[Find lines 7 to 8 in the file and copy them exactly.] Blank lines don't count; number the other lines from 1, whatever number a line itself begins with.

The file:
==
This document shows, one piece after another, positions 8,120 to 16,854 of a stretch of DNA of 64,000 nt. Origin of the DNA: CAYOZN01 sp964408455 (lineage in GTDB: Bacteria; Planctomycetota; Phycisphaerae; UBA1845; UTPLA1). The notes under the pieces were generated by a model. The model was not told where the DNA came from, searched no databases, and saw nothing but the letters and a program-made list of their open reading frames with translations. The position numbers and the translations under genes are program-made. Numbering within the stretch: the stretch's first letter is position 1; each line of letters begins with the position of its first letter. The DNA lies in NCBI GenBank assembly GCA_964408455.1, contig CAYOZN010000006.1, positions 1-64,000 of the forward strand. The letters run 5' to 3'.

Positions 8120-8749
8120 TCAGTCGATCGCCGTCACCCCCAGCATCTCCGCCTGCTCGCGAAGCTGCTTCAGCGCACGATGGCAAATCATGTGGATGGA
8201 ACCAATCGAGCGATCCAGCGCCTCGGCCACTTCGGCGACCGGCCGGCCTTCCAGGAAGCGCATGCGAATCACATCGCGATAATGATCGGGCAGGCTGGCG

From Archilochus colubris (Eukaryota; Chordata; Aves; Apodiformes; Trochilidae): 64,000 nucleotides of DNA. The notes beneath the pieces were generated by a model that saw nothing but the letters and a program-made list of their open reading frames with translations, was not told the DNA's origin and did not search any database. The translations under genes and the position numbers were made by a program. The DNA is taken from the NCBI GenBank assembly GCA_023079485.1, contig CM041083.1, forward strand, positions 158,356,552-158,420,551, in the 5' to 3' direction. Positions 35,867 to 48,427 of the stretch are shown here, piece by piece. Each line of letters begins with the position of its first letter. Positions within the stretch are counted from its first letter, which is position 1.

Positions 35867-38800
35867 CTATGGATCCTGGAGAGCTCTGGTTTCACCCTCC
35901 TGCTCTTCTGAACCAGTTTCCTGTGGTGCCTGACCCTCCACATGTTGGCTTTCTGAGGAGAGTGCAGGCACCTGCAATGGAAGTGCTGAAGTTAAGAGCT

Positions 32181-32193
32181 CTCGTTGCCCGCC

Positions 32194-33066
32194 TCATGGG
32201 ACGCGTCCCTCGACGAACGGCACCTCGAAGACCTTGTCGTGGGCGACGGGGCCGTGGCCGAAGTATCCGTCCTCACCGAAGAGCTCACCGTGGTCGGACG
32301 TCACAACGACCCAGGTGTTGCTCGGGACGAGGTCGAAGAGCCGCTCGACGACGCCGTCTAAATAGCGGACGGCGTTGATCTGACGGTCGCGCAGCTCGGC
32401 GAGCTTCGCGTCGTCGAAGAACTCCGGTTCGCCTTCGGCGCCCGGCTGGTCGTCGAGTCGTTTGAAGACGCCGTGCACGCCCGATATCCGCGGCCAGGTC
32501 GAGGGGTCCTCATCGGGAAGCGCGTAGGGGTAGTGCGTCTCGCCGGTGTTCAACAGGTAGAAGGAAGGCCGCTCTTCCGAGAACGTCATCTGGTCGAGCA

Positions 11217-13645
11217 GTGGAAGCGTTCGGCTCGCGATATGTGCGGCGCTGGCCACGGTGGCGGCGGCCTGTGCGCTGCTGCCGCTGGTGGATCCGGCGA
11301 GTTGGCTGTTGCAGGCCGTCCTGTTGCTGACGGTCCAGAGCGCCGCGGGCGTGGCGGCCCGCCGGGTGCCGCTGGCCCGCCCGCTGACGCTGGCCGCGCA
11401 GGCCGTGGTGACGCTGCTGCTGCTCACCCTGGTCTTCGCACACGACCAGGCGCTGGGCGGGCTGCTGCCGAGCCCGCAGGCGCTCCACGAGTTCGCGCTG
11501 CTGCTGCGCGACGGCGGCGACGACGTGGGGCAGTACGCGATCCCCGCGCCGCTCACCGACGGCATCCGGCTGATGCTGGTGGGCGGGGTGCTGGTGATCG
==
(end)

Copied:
35867 CTATGGATCCTGGAGAGCTCTGGTTTCACCCTCC
35901 TGCTCTTCTGAACCAGTTTCCTGTGGTGCCTGACCCTCCACATGTTGGCTTTCTGAGGAGAGTGCAGGCACCTGCAATGGAAGTGCTGAAGTTAAGAGCT